However, implications are not barriers. It is not a case of big data ‘or’ data protection, or big data ‘versus’ data protection. That would be the wrong conversation. Privacy is not an end in itself, it is an enabling right. Embedding privacy and data protection into big data analytics enables not only societal benefits such as dignity, personality and community, but also organisational benefits like creativity, innovation and trust. In short, it enables big data to do all the good things it can do. Yet that’s not to say someone shouldn’t be there to hold big data to account.

In this world of big data, AI and machine learning, my office is more relevant than ever. I oversee legislation that demands fair, accurate and non-discriminatory use of personal data; legislation that also gives me the power to conduct audits, order corrective action and issue monetary penalties. Furthermore, under the GDPR my office will be working hard to improve standards in the use of personal data through the implementation of privacy seals and certification schemes. We’re uniquely placed to provide the right framework for the regulation of big data, AI and machine learning, and I strongly believe that our efficient, joined-up and co-regulatory approach is exactly what is needed to pull back the curtain in this space. Big data, artificial intelligence, machine learning and data protection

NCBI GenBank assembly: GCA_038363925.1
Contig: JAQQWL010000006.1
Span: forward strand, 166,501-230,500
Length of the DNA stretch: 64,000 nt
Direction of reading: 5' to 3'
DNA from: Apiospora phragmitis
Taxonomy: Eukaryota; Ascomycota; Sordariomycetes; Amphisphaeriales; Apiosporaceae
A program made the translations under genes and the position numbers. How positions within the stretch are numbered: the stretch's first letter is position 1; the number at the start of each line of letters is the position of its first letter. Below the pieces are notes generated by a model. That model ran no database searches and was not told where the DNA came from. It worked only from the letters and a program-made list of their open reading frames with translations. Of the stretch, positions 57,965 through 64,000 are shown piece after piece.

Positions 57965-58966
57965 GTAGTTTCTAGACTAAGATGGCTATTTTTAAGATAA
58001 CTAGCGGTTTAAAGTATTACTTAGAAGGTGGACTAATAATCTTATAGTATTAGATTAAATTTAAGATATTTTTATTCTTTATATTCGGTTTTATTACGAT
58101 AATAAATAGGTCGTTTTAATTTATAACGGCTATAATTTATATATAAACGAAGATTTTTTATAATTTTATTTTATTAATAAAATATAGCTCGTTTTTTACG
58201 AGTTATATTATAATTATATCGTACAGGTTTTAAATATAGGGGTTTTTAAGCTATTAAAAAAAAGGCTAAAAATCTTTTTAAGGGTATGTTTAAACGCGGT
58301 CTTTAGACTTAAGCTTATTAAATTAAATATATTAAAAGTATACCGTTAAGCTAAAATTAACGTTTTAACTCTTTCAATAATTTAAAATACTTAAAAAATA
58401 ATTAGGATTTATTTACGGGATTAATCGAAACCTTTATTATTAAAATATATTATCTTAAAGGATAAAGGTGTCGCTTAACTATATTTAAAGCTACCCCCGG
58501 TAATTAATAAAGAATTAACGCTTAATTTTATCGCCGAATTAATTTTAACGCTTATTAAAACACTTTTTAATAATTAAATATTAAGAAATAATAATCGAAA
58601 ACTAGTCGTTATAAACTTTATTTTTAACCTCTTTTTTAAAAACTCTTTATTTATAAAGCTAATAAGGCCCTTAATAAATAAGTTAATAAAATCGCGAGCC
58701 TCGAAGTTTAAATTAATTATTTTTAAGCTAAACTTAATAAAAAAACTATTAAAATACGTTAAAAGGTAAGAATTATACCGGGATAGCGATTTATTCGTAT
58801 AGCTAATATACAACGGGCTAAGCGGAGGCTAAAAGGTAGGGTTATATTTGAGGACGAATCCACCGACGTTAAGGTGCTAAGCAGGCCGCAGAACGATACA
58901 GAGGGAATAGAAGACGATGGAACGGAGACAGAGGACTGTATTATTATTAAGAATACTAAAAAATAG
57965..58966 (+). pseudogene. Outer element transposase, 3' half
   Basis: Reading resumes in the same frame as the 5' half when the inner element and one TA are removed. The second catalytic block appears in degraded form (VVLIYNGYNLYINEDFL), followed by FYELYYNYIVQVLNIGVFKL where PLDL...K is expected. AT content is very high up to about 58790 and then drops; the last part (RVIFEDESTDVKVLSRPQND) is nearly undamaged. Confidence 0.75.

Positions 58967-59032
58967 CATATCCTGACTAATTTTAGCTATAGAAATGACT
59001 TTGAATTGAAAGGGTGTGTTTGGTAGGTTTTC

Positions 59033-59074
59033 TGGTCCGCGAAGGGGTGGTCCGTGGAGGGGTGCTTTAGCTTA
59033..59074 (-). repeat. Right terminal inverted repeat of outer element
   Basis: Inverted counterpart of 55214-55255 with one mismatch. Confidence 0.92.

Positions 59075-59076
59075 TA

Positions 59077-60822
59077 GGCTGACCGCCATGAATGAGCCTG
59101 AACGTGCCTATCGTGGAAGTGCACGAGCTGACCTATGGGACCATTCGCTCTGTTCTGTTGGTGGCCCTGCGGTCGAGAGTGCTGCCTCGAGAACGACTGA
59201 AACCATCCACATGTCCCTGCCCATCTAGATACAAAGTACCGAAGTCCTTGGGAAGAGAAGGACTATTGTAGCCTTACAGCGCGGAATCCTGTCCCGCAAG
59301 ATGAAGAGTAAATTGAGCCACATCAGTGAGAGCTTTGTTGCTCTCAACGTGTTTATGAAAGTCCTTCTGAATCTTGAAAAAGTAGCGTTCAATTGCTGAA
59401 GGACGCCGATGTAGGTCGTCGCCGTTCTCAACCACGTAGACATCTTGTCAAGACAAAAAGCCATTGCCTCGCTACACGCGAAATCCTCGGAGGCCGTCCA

So the time is right to update our paper on big data, taking into account the advances made in the meantime and the imminent implementation of the GDPR. Although this is primarily a discussion paper, I do recognise the increasing utilisation of big data analytics across all sectors and I hope that the more practical elements of the paper will be of particular use to those thinking about, or already involved in, big data.

This paper gives a snapshot of the situation as we see it. However, big data, AI and machine learning is a fast-moving world and this is far from the end of our work in this space. We’ll continue to learn, engage, educate and influence – all the things you’d expect from a relevant and effective regulator.